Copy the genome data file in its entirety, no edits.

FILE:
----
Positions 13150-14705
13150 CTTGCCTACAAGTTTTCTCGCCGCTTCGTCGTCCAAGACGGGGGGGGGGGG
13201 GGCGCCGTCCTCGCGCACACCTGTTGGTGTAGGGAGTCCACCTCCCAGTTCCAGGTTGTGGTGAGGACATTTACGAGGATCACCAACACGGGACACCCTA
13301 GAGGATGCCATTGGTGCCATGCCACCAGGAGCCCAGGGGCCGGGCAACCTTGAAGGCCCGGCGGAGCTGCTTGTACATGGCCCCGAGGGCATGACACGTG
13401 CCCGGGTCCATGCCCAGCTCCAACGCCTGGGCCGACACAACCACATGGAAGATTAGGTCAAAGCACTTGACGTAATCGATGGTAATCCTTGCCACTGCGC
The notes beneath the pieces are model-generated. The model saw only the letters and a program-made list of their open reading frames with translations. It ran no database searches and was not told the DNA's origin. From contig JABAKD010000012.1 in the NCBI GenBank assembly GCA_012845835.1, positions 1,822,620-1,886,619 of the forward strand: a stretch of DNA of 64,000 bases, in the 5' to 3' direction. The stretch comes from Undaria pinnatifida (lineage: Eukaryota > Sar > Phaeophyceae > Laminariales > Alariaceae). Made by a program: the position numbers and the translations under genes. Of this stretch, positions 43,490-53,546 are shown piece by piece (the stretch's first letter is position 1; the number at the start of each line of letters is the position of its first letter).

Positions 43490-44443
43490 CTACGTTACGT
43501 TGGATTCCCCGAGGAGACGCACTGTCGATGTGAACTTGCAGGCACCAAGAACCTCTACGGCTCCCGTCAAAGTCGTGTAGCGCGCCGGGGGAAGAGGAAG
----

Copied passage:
Positions 13150-14705
13150 CTTGCCTACAAGTTTTCTCGCCGCTTCGTCGTCCAAGACGGGGGGGGGGGG
13201 GGCGCCGTCCTCGCGCACACCTGTTGGTGTAGGGAGTCCACCTCCCAGTTCCAGGTTGTGGTGAGGACATTTACGAGGATCACCAACACGGGACACCCTA
13301 GAGGATGCCATTGGTGCCATGCCACCAGGAGCCCAGGGGCCGGGCAACCTTGAAGGCCCGGCGGAGCTGCTTGTACATGGCCCCGAGGGCATGACACGTG
13401 CCCGGGTCCATGCCCAGCTCCAACGCCTGGGCCGACACAACCACATGGAAGATTAGGTCAAAGCACTTGACGTAATCGATGGTAATCCTTGCCACTGCGC
The notes beneath the pieces are model-generated. The model saw only the letters and a program-made list of their open reading frames with translations. It ran no database searches and was not told the DNA's origin. From contig JABAKD010000012.1 in the NCBI GenBank assembly GCA_012845835.1, positions 1,822,620-1,886,619 of the forward strand: a stretch of DNA of 64,000 bases, in the 5' to 3' direction. The stretch comes from Undaria pinnatifida (lineage: Eukaryota > Sar > Phaeophyceae > Laminariales > Alariaceae). Made by a program: the position numbers and the translations under genes. Of this stretch, positions 43,490-53,546 are shown piece by piece (the stretch's first letter is position 1; the number at the start of each line of letters is the position of its first letter).

Positions 43490-44443
43490 CTACGTTACGT
43501 TGGATTCCCCGAGGAGACGCACTGTCGATGTGAACTTGCAGGCACCAAGAACCTCTACGGCTCCCGTCAAAGTCGTGTAGCGCGCCGGGGGAAGAGGAAG